I understand being skeptical of how 'worth it' 4K is, but I think calling it a "scam" is silly. Maybe the discs are a bit too pricy, but the gaps between HD/4K TV prices are narrowing, and if you have subscriptions to big streaming services, you might as well benefit from their 4K library.

Beyond the fact that the picture quality and colours are an improvement, a lot of new transfers/restorations are only available to purchase in 4K - with even the bundled BRs hosting an older transfer. Also, the Dunkirk example you linked used a CPU/GPU-demanding upscaler - not just simple pixel-for-pixel scaling (and, FWIW - I, like TM2YC, could notice a difference).

It's not near* as necessary an upgrade in the way that DVD -> BR is, but it's still an upgrade nonetheless.
 

Moe_Syzlak

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Yeah I think “scam” is a little too much. That said, I don’t think the improvements are anywhere near what the leap was from SD to HD. That was a revelation. With 4K, which we have an abundance of with our 4K Apple TV, I hardly notice a difference. Now my eyes aren’t what they were 25 years ago, but I still don’t think the difference is anywhere close. With the leap to HD, I felt I was watching something completely new. It was like looking out a window instead of watching a TV. If we still had our large screen projection setup, I might feel differently.
 

Gaith

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Guys, I said "mostly a scam," not an outright "scam." If we're going to be technical and picky about image quality, we should be just as careful with words. :cool:
 
macmilln said:
Beyond the fact that the picture quality and colours are an improvement, a lot of new transfers/restorations are only available to purchase in 4K - with even the bundled BRs hosting an older transfer.

So, if you can only get the latest transfers by buying 4K sets and watching them on 4K devices, that makes 4K not "mostly a scam"... how? Because it's extortion, which is different, I guess? :p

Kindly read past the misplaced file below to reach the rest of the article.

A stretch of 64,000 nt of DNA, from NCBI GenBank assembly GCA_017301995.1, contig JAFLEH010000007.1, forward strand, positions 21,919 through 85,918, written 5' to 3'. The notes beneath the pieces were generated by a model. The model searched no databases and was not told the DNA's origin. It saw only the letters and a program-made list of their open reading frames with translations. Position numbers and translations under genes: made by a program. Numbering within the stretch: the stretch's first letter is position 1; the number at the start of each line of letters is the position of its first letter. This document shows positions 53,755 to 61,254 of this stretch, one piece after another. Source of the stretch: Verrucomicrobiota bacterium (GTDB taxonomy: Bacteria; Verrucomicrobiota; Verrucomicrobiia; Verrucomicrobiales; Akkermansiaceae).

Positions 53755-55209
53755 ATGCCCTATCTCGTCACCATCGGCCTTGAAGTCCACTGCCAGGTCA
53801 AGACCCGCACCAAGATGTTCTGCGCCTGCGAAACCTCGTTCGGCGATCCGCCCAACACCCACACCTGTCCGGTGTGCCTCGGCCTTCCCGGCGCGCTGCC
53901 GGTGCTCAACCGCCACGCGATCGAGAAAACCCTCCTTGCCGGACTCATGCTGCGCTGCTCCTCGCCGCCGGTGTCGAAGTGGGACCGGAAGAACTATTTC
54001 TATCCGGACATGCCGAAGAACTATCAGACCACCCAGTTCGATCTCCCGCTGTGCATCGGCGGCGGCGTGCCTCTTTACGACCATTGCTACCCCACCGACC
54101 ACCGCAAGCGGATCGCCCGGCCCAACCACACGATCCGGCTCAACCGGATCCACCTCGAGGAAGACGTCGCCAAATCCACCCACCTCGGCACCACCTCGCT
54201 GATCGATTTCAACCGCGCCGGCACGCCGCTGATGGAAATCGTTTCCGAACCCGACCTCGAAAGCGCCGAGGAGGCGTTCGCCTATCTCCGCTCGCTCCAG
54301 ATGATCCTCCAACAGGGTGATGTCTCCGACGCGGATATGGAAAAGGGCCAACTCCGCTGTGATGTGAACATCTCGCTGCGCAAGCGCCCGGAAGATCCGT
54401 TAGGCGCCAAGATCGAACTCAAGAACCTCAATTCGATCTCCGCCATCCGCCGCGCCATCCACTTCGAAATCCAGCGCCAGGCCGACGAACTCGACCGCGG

macmilln said:
Also, the Dunkirk example you linked used a CPU/GPU-demanding upscaler - not just simple pixel-for-pixel scaling (and, FWIW - I, like TM2YC, could notice a difference).

Here are the pics I quoted:

Face-Selection-cropped.jpg


01-38-54-Face.png


Yes, I too see a (quite subtle) difference in the comparison picture, but remember, that's a magnification of a fraction of the overall frame. Toss in motion blur for when the discs are actually playing, and... yeah, I'm not at all convinced this whole thing is worth it. Particularly when I have to resort to some random blog to find convincing material that 4K is at all worth the 50% markup. ;)
 

Moe_Syzlak

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Well I’ve never paid anything extra for 4K and honestly I didn’t know it cost more, though I’m not surprised. For me, with Netflix and other streaming services providing content in 4K, it’s mostly an exercise in not noticing or caring if it is in 4K.
 

CatBus

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Since I occasionally use my TV as a PC display, 4K makes a huge difference (obligatory XKCD).

But I agree in principle with Gaith: For video, the resolution difference is extremely subtle to the point of unnoticeable in motion at normal display sizes and viewing distances.  The better compression may give you less artifacting, but that's more of an improvement you'd see with low bitrate streaming than with disc content.  HDR is a little more noticeable than compression differences, and better masters are the most noticeable difference of all, but they have nothing to do with the format.

But I still buy the 4K set because it makes a better PC display, and I still buy the 4K content because it's frequently better-mastered.  Does Big Lebowski need to be in 4K?  No, definitely not.  The format does nothing for it.  But the UHD is still night and day better than the Blu-ray, so I buy it.

Oh, and I like UHD for one very important reason: LibreDrive.